I think if I had an FAQ page for my life, my top two questions would be "what do you eat?" since I'm an almost vegetarian (I eat fish), and "what do you recommend for getting started with cloth diapers?". I know many of our parents used cloth on their kids (us), but when they started making better disposable diapers, most people stopped doing it.
When I was pregnant with my first son four years ago, a friend of mine mentioned to me how she was planning on using cloth diapers for her baby. Up until then, I hadn't given it any thought. Once I started looking into it, I found that in the last few years there has been a movement towards using cloth again. Diapers have come along way since the days of prefolds, pins, and rubber (plastic) pants, but the essential idea hasn't changed at all.
|Baby Carlee rocking the cloth diaper and rubber pants look with my older brother |
(he's adorable right?) and Grandpa
There are currently a million different types, 'systems', and brands of cloth diapers, and over the last few years that I've had kids in diapers, I've tried a variety. For a nice overview of what is out there, Sew a Straight Line, has a really great summary. It can be overwhelming at first, but let me tell you what I use and why I think it's the best way to go.
Right now I have one kid in diapers (he's a year and a half) and this is what I have been using exclusively for the last year:
- 2 dozen Medium sized Premium unbleached prefolds (either Indian or Chinese - I don't remember which I have and I don't think it matters anyways). Half of these have been converted into 'fitted' diapers by cutting off part of the sides and adding elastic. More on this later.
- 4 or 5 wool covers. I have one baby beehinds wrap in medium, one aristocrats wool soaker in small, and a couple of homemade wool soakers. I plan to blog about making these covers and the fitted diapers next week, so stay tuned!
- 2 regular and 2 toddler sized snappis
- 2 dozen cloth wipes
- Charlie's Soap
- Eucalan Wool Wash
- Lansinoh lanolin (which you probably have anyways if you are a nursing mother)
- A basic diaper pail. Mine was a 10 gallon sterilite trash can with a flip lid that I bought at walmart. It doesn't need to be fancy, but you'll want the lid to fit tightly.
- Diaper pail liner
Are you still with me? The first two items on the list are the ones that I want to talk about. All the other stuff is either general to all cloth diapers, or will just help you keep your wool clean and working well.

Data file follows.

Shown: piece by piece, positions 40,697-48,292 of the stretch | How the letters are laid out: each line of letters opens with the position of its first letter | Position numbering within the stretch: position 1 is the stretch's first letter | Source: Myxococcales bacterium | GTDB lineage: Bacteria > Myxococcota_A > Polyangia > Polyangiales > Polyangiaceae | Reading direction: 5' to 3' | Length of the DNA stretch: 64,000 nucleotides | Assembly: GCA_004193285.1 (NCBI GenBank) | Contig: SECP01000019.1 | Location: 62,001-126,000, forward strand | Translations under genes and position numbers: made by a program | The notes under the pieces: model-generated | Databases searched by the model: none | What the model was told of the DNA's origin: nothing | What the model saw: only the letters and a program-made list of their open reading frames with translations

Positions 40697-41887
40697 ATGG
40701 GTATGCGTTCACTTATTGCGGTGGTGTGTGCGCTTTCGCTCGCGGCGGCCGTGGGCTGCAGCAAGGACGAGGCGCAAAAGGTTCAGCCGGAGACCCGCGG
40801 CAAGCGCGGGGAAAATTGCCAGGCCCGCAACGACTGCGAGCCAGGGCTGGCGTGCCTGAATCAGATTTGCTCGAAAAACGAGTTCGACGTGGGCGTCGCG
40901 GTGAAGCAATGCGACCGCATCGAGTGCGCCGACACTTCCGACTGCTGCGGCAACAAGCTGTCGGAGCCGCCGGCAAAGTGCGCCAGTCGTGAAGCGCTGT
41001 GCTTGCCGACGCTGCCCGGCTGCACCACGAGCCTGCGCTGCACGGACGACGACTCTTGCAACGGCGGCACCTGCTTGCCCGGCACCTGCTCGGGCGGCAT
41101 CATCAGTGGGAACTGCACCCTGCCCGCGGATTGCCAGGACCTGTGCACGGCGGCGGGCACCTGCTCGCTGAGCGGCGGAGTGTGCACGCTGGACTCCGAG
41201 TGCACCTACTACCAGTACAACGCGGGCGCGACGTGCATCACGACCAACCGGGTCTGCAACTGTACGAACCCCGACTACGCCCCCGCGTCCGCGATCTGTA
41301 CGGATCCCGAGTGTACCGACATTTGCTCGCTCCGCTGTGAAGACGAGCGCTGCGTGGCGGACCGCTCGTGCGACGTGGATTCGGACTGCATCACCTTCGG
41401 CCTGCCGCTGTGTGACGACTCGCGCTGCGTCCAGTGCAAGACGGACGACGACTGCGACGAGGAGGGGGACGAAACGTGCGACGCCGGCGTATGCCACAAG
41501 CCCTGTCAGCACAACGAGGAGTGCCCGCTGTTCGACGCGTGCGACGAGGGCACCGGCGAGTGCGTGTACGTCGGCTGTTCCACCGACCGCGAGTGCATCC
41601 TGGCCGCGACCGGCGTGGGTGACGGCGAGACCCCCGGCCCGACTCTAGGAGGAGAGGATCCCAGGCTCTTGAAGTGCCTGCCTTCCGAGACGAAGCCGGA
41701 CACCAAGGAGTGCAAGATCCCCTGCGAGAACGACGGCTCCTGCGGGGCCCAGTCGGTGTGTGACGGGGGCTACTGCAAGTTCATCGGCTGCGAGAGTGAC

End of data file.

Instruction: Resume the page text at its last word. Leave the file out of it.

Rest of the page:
|Baby #2 wearing a prefold and snappi at about age 3 months|
Second, I think it's better for babies to be in natural fibers. Think about how you would feel if you were wearing plastic pants. True confession time: I once had a pair of pleather pants, they were for a Halloween costume, and wearing them was hot, sweaty torture. Natural fabrics, like cotton and wool, allow air to flow, and it's more comfortable to wear. This is particularly true in the summer and in humid climates. I know it sounds cruel to put wool on a baby's bum when the temperature is soaring, but it really isn't!
Third, this combination is the easiest to care for. Wool does require some extra attention, but since you don't have to wash it nearly as often, it's really not a very big deal. In my experience, and I've had friends face this as well, synthetic fabrics start to retain smells the more you use them. Here's a good example: When Emily used to work at Taco Time in high school, she would wear our favourite thrifted black polyester pants for her shift. It was impossible to get the smell of tacos out of those pants! The same thing happens with diapers, except they don't start smelling like tacos, just urine. Additives from the detergent slowly build up on the fabric, and smells start getting trapped. Using Charlie's Soap (or I've heard great things about Soap Nuts or even just plain Dawn in your washer) really helps, but eventually it all gets stinky. And when you are using synthetic fabrics, it happens faster and is harder to get rid of. I used to spend lots of time scrubbing my pocket diapers with Dawn dish soap to "strip" them, but now that I've switched to all cotton and wool, I haven't had to do this once. Line drying your diapers in the sun also helps to kill any bacteria and keeps them smelling fresh.
Fourth, the more expensive options like pocket diapers and all-in-ones don't last as long as regular prefolds and wool covers. All my stuff is in great shape after constant use, but I can't say the same for the expensive pocket diapers I used with my first son. The velcro and elastic was the first to go, but everything started looking worn far before I thought it should.
|Small handmade PUL cover with fold over elastic and resin snaps I made in 2009 for a friend|
Now that I've talked all of your ears off, I think that just about sums it all up. Next I am going to show you what I do to make fitted diapers and wool soakers! Exciting stuff!